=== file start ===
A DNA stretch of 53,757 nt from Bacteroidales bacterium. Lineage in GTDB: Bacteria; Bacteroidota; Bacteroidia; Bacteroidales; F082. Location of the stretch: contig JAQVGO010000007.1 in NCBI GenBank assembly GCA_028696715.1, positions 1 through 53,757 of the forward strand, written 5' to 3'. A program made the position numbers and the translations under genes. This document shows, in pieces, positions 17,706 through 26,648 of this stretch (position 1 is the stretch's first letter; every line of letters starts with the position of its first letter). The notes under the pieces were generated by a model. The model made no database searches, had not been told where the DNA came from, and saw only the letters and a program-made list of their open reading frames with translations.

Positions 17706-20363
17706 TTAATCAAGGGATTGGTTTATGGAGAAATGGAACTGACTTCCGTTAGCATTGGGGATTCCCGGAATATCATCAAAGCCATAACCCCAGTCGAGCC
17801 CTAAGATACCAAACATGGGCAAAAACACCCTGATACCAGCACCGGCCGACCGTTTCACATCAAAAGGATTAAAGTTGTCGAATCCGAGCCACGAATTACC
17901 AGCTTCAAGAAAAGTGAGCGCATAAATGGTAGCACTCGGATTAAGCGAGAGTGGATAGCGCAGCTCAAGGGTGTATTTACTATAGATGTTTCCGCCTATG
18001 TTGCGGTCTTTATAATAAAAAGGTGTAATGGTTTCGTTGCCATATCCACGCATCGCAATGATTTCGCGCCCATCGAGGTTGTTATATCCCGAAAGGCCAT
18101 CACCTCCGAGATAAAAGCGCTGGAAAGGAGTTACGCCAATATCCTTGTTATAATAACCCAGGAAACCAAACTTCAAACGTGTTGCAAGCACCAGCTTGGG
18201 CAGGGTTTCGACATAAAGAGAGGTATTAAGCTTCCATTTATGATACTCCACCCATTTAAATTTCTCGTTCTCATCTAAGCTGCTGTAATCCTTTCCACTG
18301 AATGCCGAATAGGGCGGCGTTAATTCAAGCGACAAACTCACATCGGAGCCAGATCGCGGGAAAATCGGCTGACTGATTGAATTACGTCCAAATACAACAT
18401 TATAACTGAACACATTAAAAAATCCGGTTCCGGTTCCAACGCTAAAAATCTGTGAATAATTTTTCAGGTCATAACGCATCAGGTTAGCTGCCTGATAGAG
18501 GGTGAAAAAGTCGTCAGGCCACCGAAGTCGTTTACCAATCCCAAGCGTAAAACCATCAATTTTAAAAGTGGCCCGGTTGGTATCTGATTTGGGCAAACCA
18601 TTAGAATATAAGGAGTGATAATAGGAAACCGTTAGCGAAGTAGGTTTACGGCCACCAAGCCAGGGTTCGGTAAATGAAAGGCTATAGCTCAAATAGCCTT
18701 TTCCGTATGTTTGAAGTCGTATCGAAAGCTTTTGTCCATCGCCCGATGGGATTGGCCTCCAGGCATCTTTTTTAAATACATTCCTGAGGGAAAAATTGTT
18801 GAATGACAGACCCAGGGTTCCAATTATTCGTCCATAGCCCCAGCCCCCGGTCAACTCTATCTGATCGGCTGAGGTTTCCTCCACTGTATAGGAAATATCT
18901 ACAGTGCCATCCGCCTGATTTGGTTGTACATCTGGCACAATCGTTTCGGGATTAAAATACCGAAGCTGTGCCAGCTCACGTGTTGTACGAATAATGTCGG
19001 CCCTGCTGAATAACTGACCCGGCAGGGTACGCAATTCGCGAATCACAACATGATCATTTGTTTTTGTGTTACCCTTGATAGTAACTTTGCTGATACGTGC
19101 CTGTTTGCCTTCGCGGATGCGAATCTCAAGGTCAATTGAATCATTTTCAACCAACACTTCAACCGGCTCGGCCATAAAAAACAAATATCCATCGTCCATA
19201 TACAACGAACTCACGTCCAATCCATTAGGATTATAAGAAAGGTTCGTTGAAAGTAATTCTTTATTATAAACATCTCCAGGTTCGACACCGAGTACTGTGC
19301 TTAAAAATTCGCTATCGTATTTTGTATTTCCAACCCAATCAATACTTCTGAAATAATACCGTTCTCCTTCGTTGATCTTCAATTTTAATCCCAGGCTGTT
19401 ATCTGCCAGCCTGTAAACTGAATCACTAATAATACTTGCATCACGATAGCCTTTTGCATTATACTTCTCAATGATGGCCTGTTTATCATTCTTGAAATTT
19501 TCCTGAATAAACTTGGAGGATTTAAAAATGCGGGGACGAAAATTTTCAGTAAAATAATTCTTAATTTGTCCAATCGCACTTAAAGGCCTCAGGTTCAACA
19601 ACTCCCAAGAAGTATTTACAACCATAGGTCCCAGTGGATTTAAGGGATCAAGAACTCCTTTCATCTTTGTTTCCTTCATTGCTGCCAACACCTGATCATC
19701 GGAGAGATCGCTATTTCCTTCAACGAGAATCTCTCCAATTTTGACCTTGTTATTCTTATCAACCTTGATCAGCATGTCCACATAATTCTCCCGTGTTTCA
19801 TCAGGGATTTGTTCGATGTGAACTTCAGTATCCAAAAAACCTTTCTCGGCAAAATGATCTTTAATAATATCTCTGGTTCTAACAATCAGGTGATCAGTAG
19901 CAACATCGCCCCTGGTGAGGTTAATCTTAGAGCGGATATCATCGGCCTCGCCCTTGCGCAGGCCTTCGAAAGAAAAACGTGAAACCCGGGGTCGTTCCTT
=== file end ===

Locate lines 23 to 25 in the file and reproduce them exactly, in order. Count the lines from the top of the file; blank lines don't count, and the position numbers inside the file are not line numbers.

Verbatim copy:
19701 GGAGAGATCGCTATTTCCTTCAACGAGAATCTCTCCAATTTTGACCTTGTTATTCTTATCAACCTTGATCAGCATGTCCACATAATTCTCCCGTGTTTCA
19801 TCAGGGATTTGTTCGATGTGAACTTCAGTATCCAAAAAACCTTTCTCGGCAAAATGATCTTTAATAATATCTCTGGTTCTAACAATCAGGTGATCAGTAG
19901 CAACATCGCCCCTGGTGAGGTTAATCTTAGAGCGGATATCATCGGCCTCGCCCTTGCGCAGGCCTTCGAAAGAAAAACGTGAAACCCGGGGTCGTTCCTT